To select a group of elements, hold the Shift or Control keys and click on each element you want to effect. While the elements are selected, your can more permanently group them by right clicking on the edge of any of the selected elements and selecting Group from the pop up context menu. Later you can ungroup the elements by selecting Ungroup in a similar fashion.

Note that while elements are grouped, you can still work with a single element in the group by first selecting the group and then selecting the individual element in the group you want to effect.

I often group a text box with the underlying colored box to be able to move the two as a single element. Merging a block of multiple text boxes is another excellent application of grouping.

Using Gradients with Shapes

To apply a gradient fill to a shape, right-click on the shape and select Format Shape from the pop up context menu to display the Format Shape pane along the right side of the work area. In the Gradient stops section of the pane, you can select and move the gradient tabs to adjust your gradient. With a tab selected, you can adjust its color, transparency and brightness. To add a new tab, click on the scroll bar where you want the tab to exist. You can remove a tab by selecting it and clicking on the tab button with the red “x” on it. You can also control the Type and Direction of the gradient using the drop down displays above the Gradient stops.

The following example shows a simple gray to white linear gradient coming from the upper right of a rectangle to the lower right.

Figure 2. Gradient Box in Space

A picture of a gradient box against and image of space.

The following example uses a gradient on a rectangle to bring it from red to transparent producing a red smear. Text is placed inside the rectangle so that it will stand out against the image of space used as the book cover background.

Figure 3. Lost in Space

Lost in Space against a red speared box in space.

To produce this effect, right-click on the text box and select Format Shape from the pop up context menu to display the Format Shape pane to the right of the work area. Select gradient and remove the extra gradient tabs from the gradient scoller by selecting the tab and clicking on the tab icon with the red “x” on it. You should be left with only two tabs, one to the extreme left and the other to the extreme right. Select the right tab and make it red. Select the left tab and make it black. At the same time, increase the transparency of the black tab to 100%. You should have produced the same box as shown in the above image. Insert text into the box by double clicking in its middle and configure the text to your liking.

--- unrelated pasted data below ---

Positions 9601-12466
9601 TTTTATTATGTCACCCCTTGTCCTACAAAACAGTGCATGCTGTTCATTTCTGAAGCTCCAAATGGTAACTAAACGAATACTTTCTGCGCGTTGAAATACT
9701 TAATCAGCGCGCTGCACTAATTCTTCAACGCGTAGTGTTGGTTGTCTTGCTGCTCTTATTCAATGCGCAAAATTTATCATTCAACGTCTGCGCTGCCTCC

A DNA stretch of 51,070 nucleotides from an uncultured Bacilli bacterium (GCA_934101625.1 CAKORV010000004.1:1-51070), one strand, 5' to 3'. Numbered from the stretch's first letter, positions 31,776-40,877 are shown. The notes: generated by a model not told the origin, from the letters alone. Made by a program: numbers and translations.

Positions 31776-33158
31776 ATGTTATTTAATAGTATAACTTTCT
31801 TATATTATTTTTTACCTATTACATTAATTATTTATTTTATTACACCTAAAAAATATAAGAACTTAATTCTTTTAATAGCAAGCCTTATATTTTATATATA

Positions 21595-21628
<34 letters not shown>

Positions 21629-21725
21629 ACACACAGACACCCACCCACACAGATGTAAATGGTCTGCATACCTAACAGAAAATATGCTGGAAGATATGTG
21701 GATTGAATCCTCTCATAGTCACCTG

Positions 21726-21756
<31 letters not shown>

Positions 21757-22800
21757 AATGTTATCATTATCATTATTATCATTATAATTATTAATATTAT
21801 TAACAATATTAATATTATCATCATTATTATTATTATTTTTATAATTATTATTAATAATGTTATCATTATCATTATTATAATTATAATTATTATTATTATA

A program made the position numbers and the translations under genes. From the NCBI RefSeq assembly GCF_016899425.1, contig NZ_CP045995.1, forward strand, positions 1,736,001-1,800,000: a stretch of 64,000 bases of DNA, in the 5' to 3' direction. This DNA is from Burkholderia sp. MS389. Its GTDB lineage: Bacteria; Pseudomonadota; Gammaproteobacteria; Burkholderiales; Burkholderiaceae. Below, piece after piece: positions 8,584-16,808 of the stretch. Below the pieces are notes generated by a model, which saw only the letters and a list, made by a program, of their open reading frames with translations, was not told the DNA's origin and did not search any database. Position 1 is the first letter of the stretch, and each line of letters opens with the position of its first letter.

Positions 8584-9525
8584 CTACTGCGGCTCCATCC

Though I’ve demonstrated gradients applied to rectangles, you can apply gradients to any shape.

Using Transparency with Shapes

Adjust a shapes transparency to that you can see through it to the background. To do so, right-click on the shape and select Format Shape from the pop up context menu to display the Format Shape pane to the right of the work area. When filling the shape with a Solid, Picture, Texture or Pattern fill, you can use the transparency slider to adjust the transparency of the fill. When using a gradient, you can adjust the transparency of the fill at every tab on the Gradient color bar.

I like to use slightly transparent rectangles behind text to make the text stand out against a busy background but still show a little of the background through the rectangle.

Creating Shape Drop Shadows

To add a drop shadow to a shape, simply place a black rectangle behind it, make the rectangle somewhat transparent and blur the edges. This is how you perform these steps.

  1. Insert a rectangle and stretch it so it’s the same size as the shape.
  2. Place the rectangle behind the shape by right-clicking on the rectangle and choosing “Send to Back” from the pop up context menu.
  3. Position the rectangle so that it just barely shows beneath the shape. The more of the rectangle you show the higher it will appear that the image is off the background.
  4. Right click on the rectangle and select “Format Shape” from the pop up context menu.
  5. In the Format Shape pane, increase the rectangle’s transparency to about 50% so that you can see through it.
  6. With the rectangle selected, select the Shape Format->Shape Effects->Soft Edges menu item and choose a fairly soft rectangle from the display.

Note that the Shape Format menu ribbon also provides a Shadow effect, but I like to create my own drop shadow manually for more control.

Using Colored Boxes for Interesting Shapes

In addition to backing text, colored boxes can be used to create interesting geometric shapes as in the following example in which I overlayed various colored rectangles to produce a color mosaic.

Figure 4. Colored Box Mosaic

A picture of colored boxes used to make a mosaic.

Colored Box Exercises

To demonstrate your proficiency at the topic addressed in this section, produce a book cover with a busy image background. Place a solid rectangle behind text to make the text pop. Apply a gradient to a rectangle and see if you can reproduce the red smear effect.